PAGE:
“Sanjaya said, ‘After the son of Pandu had crossed that car-force, thepreceptor Drona, smiling the while, covered him with showers of arrows,desirous of checking his course. Stupefying thy force then with hispowers of illusion, and drinking, as it were, those shafts shot from thebow of Drona, Bhimasena rushed against those brothers (viz., thy sons).Then many kings, that were all great bowmen, urged by thy sons, rushingimpetuously, began to surround him. Encompassed by them, O Bharata, Bhimasmiling the while and uttering a leonine roar, took up and hurled at themwith great force a fierce mace destructive of hostile ranks. That mace ofadamantine strength, hurled like Indra’s thunder by Indra himself,crushed, O king, thy soldiers in battle. And it seemed to fill, O king,the whole earth with loud noise. And blazing forth in splendour, thatfierce mace inspired thy sons with fear. Beholding that mace of impetuouscourse and endued with lightning flashes, coursing towards them, thywarriors fled away, uttering frightful cries. And at the unbearablesound, O sire, of that fierce mace, many men fell down where they stood,and many car-warriors also fell down from their cars. Slaughtered byBhimasena armed with the mace, thy warriors fled away in fear frombattle, like the deer attacked by a tiger. The son of Kunti, routing inbattle those valorous foes of his, impetuously crossed that force likeGaruda of beautiful feathers.
“While Bhimasena, that leader of leaders of car-divisions, was engaged insuch carnage, Bharadwaja’s son, O king, rushed at him. And Drona,checking Bhima by means of his arrowy showers, suddenly uttered a leonineroar that inspired the Pandavas with fear. The battle that took placebetween Drona and the high-souled Bhima was, O king, furious and terribleand resembled the encounter between the gods and the Asuras of old.Heroic warriors by hundreds and thousands in that battle slain by thekeen shafts shot from the bow of Drona. The son of Pandu then, jumpingdown from his car shut his eyes, O king, and rushed on foot with greatspeed towards the car of Drona. Indeed, as a bovine bull easily bears aheavy shower of rain, even so that tiger among men, viz., Bhima, borethat arrowy downpour from Drona’s bow. Struck in that battle, o sire, byDrona, the mighty Bhima, seizing Drona’s car by the shaft, threw it downwith great force. Thus thrown down in battle, O king, Drona, however,quickly mounting another car, proceeded towards the gate of the array,his driver urging his steeds at that time with great speed. That feat, Othou of Kuru’s race, achieved by Bhimasena, seemed exceedingly wonderful.The mighty Bhima, then, mounting upon his own car, rushed impetuouslytowards the army of thy son. And he crushed the Kshatriyas in battle,like a tempest crushing rows of trees. Indeed, Bhima proceeded, resistingthe hostile warriors like the mountain resisting the surging sea. Comingthen upon the Bhoja-troops that were protected by the son of Hridika,Bhimasena, O king, ground it greatly, and passed through it. Frighteningthe hostile soldiers with the sound of his palms, O sire, Bhimavanquished them all like a tiger vanquishing a herd of bovine bulls.Passing through the Bhoja division and that of the Kamvojas also, andcountless tribes of Mlecchas too, who were all accomplished in fight, andbeholding that mighty car-warriors, Satyaki, engaged in fight, Bhimasena,the son of Kunti, O monarch proceeded resolutely and with great speed,desirous of having a sight of Dhananjaya. Transgressing all thy warriorsin that battle, the son of Pandu then sighted the mighty car-warriorArjuna engaged in the fight. The valiant Bhima, that tiger among men,beholding Arjuna putting forth his prowess for the slaughter of the rulerof the Sindhus, uttered a loud shout, like, O monarch, the clouds roaringin the season of rains. Those terrible shouts of the roaring Bhimasenawere, O thou of Kuru’s race, heard by both Arjuna and Vasudeva in themidst of the battle. Both those heroes, simultaneously hearing that shoutof the mighty Bhima, repeatedly shouted from desire of beholdingVrikodara Then Arjuna uttering loud roar, and Madhava also doing thesame, careered in battle like a couple of roaring bulls. Hearing thenthat roar of Bhimasena, as also that of Phalguna armed with the bow,Yudhishthira, the son of Dharma, O king, became highly gratified. Andking Yudhishthira, hearing those sounds of Bhima and Arjuna, had hisgrief dispelled. And the lord Yudhishthira repeatedly wished success toDhananjaya in battle.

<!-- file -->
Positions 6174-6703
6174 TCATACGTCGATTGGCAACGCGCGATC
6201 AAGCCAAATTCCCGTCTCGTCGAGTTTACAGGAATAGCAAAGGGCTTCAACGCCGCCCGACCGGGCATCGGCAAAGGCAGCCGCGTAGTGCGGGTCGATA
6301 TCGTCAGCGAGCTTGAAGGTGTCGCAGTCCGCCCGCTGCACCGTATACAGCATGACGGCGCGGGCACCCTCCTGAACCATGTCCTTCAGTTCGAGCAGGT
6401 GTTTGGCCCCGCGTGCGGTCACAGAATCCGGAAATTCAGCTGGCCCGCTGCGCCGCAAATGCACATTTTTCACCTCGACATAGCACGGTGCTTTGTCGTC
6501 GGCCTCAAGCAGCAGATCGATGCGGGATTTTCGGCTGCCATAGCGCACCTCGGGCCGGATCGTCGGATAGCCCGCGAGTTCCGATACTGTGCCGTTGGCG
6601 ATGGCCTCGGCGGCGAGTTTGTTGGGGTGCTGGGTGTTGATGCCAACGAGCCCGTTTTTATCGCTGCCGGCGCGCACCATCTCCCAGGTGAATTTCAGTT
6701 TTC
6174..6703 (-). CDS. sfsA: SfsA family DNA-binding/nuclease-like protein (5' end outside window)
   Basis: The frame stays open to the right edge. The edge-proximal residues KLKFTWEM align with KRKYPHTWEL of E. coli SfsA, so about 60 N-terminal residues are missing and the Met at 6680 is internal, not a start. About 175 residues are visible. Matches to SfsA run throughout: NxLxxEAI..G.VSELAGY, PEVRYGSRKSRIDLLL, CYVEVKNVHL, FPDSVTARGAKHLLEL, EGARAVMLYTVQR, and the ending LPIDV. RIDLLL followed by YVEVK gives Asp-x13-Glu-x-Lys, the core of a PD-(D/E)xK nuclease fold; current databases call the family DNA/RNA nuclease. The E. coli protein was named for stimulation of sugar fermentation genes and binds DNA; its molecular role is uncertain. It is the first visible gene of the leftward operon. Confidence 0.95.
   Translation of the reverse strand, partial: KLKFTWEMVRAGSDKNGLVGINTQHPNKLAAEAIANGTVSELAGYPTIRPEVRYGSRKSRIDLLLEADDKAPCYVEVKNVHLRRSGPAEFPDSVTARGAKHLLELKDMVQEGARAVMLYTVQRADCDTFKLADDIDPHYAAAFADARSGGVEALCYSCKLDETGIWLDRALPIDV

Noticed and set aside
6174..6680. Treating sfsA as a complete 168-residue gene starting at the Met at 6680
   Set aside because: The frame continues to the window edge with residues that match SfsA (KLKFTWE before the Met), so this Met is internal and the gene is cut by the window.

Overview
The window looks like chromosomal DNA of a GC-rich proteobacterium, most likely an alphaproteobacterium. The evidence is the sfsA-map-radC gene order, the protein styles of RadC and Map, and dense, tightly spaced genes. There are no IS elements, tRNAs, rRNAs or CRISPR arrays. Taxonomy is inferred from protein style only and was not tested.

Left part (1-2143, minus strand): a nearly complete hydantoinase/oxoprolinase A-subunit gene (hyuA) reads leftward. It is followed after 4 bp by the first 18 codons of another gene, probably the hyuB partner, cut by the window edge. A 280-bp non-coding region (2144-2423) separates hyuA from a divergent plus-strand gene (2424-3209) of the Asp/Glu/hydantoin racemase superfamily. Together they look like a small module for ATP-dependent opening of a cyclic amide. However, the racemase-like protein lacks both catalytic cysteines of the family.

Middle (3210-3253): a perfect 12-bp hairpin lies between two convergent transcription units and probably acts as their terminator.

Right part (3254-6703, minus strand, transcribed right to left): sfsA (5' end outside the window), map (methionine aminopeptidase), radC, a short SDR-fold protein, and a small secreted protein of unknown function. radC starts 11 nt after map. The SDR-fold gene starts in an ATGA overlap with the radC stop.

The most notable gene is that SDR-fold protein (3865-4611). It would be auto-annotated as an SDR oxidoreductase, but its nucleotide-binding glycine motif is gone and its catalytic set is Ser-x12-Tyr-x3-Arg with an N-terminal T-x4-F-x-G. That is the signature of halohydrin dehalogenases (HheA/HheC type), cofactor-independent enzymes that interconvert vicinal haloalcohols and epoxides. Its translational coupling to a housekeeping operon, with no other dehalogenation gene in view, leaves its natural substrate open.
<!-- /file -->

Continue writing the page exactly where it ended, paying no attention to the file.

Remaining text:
“While the fierce Bhima was thus roaring, the mighty-armed Yudhishthira,the son of Dharma, that foremost of virtuous men, smilingly reflected awhile and thus worded the thoughts that inspired his heart, ‘O Bhima,thou hast truly sent me the message. Thou hast truly obeyed the commandsof thy superior. They, O son of Pandu, can never have victory that havethee for their foe. By good luck it is that Dhananjaya, capable ofshooting the bow with (even) his left hand, still liveth. By good luck,the heroic Satyaki also, of prowess incapable of being baffled, is safeand sound. By good luck, it is that I hear both Vasudeva and Dhananjayauttering these roars. He who having vanquished Sakra himself in battle,had gratified the bearer of sacrificial libations, that slayer of foes,viz., Phalguna, by good luck, still liveth in this battle. He, relyingupon the might of whose arms all of us are alive, that slayer of hostilearmies, Phalguna, by good luck, liveth still. He by whom with the aid ofa single bow the Nivatakavachas were vanquished, those Danavas, that is,that were incapable of being defeated by the very gods, he, viz., Partha,by good luck, liveth still. He who had vanquished in Matsya’s city allthe Kauravas assembled together for seizing Virata’s kine, that Partha,by good luck, liveth still. He who, by the might of his arms, slewfourteen thousands of Kalakeyas, that Partha, by good luck, liveth still.He who, for Duryodhana’s sake, had vanquished, by the energy of hisweapons, the mighty king of the Gandharvas, that Partha, by good luck,liveth still. Decked with diadem and garlands (of gold), endued withgreat strength, having white steeds (yoked to his car) and Krishnahimself for his charioteer, that Phalguna, always dear to me, by goodluck, liveth still. Burning with grief on account of the death of hisson, endeavouring to achieve a most difficult feat, and even now seekingto slaughter Jayadratha, alas, he that hath made that vow, viz.,Dhananjaya, will he succeed in slaying the ruler of the Sindhus inbattle? After he, protected by Vasudeva, will have accomplished that vowof his, shall I behold that Arjuna again, before the sun sets? Shall theruler of the Sindhus who is devoted to Duryodhana’s welfare, slain byPhalguna, gladden his foes? Shall king Duryodhana, beholding the ruler ofthe Sindhus slain in battle make peace with us? Beholding his brotherslain in battle by Bhimasena shall the wicked Duryodhana make peace withus? Beholding other great warriors lying prostrate on the surface of theearth, shall wicked Duryodhana give way to remorse? Shall not ourhostilities cease with the single sacrifice of Bhishma? Shall thatSuyodhana, make peace with us for saving the remnant (of what is stillleft to him and us)? Diverse reflections of this kind passed through themind of king Yudhishthira who was overwhelmed with compassion. Meanwhile,the battle (between the Pandavas and the Kauravas) raged furiously.'”